Fig.2 shows in a simplified manner how the budget of different peers may be changed in time. At a time t0, the QoS service assigns to four peers P1, ..., P4 individual budgets. The peers P1, ..., P4 get budgets of 10, 8, 7 and 5 respectively. A budget value can also be understood as a kind of priority value. The reduction of budget during transfer can be understood as "transfer cost". In the example in Fig.2, one peer P1 starts transferring data at t0, and thus uses bandwidth in the network. While it transfers data, its budget is decreasing. After a while, at t1, a second peer P2 starts a transfer and sends a message to the QoS service to request bandwidth, the QoS service recalculates or evaluates the current budgets and detects in this example a network overload, and that the second peer P2 has a higher budget than the first peer P1. Thus, the first peer P1 must in this example reduce its transfer rate at t1, so that its budget decreases slower or remains constant, and the second peer P2 may transfer data. The QoS service may control this through sending messages. After another while, at t2, a third peer P3 has data to transmit and has the highest budget and may therefore transfer data. Later, at t3, the first peer P1 may continue transferring data because it has at that moment the highest remaining budget, and at t4 a fourth peer P4 may transfer data. A defined time after the previous budget assignment, at t5, all peers get new budgets defined, and the cycle may be repeated.
Though the described embodiment shown in Fig.2 shows the main effect of the invention in principle, it is however simplified in the following manners:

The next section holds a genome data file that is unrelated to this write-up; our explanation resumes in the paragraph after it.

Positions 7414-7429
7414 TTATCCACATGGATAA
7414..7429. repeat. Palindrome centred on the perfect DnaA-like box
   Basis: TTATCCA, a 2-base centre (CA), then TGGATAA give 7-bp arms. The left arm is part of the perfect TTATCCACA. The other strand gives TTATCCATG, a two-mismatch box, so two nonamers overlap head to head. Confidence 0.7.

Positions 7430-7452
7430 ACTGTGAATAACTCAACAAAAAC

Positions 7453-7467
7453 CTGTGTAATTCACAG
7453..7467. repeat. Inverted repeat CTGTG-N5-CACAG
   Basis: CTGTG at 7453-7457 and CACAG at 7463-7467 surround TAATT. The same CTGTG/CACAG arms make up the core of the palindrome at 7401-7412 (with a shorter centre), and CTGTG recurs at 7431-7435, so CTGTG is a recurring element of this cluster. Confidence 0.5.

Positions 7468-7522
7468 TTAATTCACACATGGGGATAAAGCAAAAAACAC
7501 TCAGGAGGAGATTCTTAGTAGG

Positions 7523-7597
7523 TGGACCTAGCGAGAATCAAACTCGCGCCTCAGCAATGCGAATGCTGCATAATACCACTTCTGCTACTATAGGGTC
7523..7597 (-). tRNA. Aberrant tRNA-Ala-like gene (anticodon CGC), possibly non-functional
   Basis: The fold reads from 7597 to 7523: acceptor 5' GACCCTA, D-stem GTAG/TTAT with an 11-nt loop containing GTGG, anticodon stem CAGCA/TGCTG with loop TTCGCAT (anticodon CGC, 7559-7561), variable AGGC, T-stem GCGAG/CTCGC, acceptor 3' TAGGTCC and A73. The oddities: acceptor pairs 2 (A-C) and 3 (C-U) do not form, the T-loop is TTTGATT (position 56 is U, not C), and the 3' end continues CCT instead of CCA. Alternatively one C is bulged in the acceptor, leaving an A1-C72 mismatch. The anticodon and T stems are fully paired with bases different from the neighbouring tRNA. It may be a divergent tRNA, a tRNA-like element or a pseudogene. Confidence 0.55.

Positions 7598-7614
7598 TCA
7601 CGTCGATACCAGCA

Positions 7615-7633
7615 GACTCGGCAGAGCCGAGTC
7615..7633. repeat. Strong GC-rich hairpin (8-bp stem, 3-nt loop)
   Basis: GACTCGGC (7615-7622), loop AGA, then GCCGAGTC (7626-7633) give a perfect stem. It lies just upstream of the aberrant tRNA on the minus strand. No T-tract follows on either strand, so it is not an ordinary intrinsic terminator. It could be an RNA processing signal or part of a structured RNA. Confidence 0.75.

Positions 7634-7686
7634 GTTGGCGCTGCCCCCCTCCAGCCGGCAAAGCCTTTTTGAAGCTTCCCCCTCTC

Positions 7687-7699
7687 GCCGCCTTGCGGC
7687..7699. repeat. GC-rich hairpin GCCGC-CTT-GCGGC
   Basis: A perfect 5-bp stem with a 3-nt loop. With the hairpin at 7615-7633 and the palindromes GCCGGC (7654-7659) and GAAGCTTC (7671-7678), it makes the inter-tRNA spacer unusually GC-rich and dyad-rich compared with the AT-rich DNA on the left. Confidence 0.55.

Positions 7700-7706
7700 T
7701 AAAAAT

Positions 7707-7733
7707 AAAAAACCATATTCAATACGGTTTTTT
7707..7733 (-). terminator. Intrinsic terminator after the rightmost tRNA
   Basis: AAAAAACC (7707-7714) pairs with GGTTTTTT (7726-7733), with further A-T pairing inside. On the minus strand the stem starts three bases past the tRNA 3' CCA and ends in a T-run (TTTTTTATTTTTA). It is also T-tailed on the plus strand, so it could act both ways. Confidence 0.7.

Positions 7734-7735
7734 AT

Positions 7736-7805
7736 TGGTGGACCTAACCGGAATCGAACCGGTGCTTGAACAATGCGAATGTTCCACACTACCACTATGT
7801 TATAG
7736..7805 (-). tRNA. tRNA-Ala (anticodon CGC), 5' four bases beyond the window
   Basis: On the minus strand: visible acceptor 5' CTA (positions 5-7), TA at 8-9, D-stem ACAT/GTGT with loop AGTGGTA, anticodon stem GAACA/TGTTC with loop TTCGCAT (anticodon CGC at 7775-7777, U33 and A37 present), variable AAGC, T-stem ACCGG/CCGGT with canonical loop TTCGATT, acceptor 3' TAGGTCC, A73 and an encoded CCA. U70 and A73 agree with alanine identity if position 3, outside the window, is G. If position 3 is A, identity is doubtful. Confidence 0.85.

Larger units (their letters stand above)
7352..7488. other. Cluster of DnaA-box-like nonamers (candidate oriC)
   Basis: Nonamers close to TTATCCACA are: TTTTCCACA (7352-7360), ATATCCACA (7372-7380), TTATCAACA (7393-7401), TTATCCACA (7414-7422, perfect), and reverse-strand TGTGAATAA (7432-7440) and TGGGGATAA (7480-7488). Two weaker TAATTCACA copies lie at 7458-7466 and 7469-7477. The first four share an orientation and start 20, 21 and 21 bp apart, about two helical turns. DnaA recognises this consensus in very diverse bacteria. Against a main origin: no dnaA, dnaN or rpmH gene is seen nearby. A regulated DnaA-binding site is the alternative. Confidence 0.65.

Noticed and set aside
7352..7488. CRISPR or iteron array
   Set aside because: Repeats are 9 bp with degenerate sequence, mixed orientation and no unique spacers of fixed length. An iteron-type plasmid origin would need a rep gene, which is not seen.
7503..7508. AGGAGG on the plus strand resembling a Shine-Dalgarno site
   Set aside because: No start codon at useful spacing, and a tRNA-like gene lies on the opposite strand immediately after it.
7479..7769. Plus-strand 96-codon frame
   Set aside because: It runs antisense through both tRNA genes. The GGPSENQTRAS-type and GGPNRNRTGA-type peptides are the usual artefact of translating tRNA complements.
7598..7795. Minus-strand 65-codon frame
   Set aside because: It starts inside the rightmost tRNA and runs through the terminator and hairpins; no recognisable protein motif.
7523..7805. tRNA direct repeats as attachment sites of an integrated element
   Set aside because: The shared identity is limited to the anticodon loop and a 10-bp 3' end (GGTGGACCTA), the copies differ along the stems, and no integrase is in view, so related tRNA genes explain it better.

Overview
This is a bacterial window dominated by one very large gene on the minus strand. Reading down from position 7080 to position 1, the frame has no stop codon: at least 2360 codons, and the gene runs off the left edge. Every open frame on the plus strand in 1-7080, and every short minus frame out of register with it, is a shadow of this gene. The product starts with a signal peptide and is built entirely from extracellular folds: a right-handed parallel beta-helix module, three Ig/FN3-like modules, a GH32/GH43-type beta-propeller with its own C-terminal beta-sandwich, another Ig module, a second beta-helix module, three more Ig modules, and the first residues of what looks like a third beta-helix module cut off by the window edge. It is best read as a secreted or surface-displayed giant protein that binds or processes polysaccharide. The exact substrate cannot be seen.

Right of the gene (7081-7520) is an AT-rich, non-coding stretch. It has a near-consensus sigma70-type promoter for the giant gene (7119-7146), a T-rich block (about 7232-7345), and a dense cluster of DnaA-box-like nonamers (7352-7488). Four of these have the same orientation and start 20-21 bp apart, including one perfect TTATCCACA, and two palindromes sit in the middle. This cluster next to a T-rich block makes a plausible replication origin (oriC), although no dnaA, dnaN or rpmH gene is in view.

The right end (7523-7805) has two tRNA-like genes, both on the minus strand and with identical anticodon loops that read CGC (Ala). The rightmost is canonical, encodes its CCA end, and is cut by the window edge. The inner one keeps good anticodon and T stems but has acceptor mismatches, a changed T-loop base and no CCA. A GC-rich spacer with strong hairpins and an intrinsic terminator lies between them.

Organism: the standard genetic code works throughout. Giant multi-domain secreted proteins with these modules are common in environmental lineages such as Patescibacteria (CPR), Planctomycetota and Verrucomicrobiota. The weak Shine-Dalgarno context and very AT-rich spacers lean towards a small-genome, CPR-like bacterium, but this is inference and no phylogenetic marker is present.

- While in Fig.2 only one peer at a particular time occupies bandwidth, it will usually be the case that two or more peers share the available bandwidth, and the QoS service determines upon priority or budget which share a peer gets. In case of a non-overloaded network, i.e. all priorities can be served, the order of serving requests may depend on a node's budget so that the budget can be seen as the only priority value. When the QoS-service determines an overload of the network and no self-organised solution for bandwidth reduction is achievable, the QoS-service decides upon a peer's budget how much bandwidth it gets. In particular, if two peers have the same priority then the QoS service will decide, depending on the remaining budgets of the peers, which share of the available bandwidth each peer gets.
While in Fig.2 only the budget of a transmitting peer is reduced, it is also possible to reduce the budget of the receiving peer, or both may share the "transfer costs". Further it is possible that the peer that has caused or initiated a transfer is not involved in the transfer itself. In this case it is also possible to charge the budget of the causing peer.
While in Fig.2 all peers have a fixed value to which they get their respective budgets refilled, it is possible to recalculate budgets at any time, and at the next refilling cycle assigning modified budgets to the peers.
Further, while in Fig.2 all peers get their budgets assigned simultaneously, the QoS service may assign budgets at individual times to different peers.
While in Fig.2 the budget of a peer drops linearly during a time increment, it may also drop in a non-linear manner according to the data rate it momentarily uses.
While in Fig.2 the remaining budget of a peer is ignored for refilling, it is alternatively possible to accumulate the assigned new budget value and the remaining budget, so that also peers with low budgets can gather high priority. Time increments may be defined that may be very short, e.g. few milliseconds or microseconds or the typical transmittal time of a packet in the network, and the number of increments between re-assigning budgets may be very high, e.g. in the range of tens of thousands or even more. Moreover, the time between re-assigning budgets to peers need not be constant. Instead, the QoS service may observe the current budget development, accumulate all the budgets that the peers have available and assign new budgets only when the accumulated sum is below a threshold.